But first, a lot of books, most about history:
Stanley Fish, There's No Such Thing as Free Speech and It's a Good Thing Too: Fish is a controversial figure in both English and law, an interesting combination in itself. (Other good titles include Is There a Text in This Class?) This is a collection of essays from the late eighties and early nineties, covering affirmative action, First Amendment law, Milton studies, academic life, and other trivialities. There's a lot of repetition, but he's a good writer. Aside from some helpful points about the First Amendment, the part of the book that made me think most was about affirmative action, not because of its argument but its context.
Anybody remember when the alternative to race-based affirmative action was class-based affirmative action, not the 10% plan? What happened to change one to the other? My intuition is that American discomfort with the concept of class made class-based affirmative action almost as distasteful to the relevant constituencies. (In addition, my colleague RP pointed out that, given both the size of the white population and the disparities in test scores at every income level, class-based affirmative action just wouldn't help many African-Americans unless it were used to constitute, say, 50% of the college class; one of the benefits of race-based affirmative action for colleges is that you can limit it to 5% and admit everyone else on the basis of likelihood of large donations to the alumni fund.) So now the alternative is the 10% plan, which relies on both racial and economic segregation at the high school level to get diversity in the college class. It's proposed precisely for that reason, which is to say its adoption would be based on race -- unconstitutionally so, if affirmative action is unconstitutional. It's another way of avoiding confronting the huge disparities in educational opportunities offered to America's children. At least the class-based alternative admitted that, in America, we do have a class system.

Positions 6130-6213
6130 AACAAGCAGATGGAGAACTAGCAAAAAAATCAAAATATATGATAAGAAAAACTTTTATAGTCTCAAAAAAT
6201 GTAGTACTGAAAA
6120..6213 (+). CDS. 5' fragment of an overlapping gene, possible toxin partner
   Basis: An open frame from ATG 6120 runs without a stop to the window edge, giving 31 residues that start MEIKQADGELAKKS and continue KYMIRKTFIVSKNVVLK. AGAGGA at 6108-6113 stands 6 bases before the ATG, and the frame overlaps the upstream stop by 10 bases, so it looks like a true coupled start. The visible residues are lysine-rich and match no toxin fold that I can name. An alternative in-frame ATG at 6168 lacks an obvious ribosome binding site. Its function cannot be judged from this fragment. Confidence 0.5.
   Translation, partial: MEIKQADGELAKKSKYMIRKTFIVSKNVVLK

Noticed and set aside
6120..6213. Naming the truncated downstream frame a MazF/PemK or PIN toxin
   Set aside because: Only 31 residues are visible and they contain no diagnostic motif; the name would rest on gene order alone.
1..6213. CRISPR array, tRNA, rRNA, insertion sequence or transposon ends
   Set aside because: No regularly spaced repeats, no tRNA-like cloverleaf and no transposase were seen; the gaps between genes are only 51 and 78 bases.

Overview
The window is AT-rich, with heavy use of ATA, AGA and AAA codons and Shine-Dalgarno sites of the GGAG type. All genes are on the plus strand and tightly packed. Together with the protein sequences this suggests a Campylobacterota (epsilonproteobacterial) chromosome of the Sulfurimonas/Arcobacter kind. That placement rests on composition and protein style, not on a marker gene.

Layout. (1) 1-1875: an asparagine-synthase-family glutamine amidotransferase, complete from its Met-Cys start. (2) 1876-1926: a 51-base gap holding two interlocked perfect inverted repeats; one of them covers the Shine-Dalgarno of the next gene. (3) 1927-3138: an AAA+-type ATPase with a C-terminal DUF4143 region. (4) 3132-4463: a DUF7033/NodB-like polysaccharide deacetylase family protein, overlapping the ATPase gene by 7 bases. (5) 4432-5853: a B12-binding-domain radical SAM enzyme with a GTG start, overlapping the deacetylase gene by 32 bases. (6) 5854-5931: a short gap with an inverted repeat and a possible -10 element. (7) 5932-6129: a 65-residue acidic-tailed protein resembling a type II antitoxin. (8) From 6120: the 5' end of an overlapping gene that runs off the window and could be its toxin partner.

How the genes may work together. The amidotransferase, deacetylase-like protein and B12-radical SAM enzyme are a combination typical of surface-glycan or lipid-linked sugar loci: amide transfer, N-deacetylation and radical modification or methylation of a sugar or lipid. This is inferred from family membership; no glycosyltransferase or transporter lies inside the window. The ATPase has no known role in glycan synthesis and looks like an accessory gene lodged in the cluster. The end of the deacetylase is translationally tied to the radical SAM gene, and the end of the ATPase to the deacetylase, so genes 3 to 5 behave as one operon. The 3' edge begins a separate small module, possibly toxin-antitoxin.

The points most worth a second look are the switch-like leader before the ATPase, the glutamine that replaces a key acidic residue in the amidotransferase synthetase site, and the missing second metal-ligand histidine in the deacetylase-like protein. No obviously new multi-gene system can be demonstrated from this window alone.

Peter Drahos with John Braithwaite, Information Feudalism: Who Owns the Knowledge Economy: There are two parts to this book, though the authors don't quite seem to know that. One is a history of the negotiation of TRIPs, the Trade Related aspects of Intellectual Property agreement, as part of GATT, making copyright, trademark and patent rights conditions of participation in the global trading system. They give a good, if overly detailed, explanation of how US negotiators, pushed by US businesses, put intellectual property on the trade agenda despite resistance from basically everyone else and then push-pulled the other countries into agreement. As a matter of international relations, the US strategy was spectacularly successful. The second part of the story is that the authors think that broad IP rights are bad, and though I tend to agree with them they are far short of having enough evidence. There are many patents; very few of them are for tropical diseases; AIDS drugs are expensive. With all this I can agree, but it is far from clear that there would be more tropical disease drugs without patent rights for Viagra. Useful background for those interested in the politics of international trade, but not much else.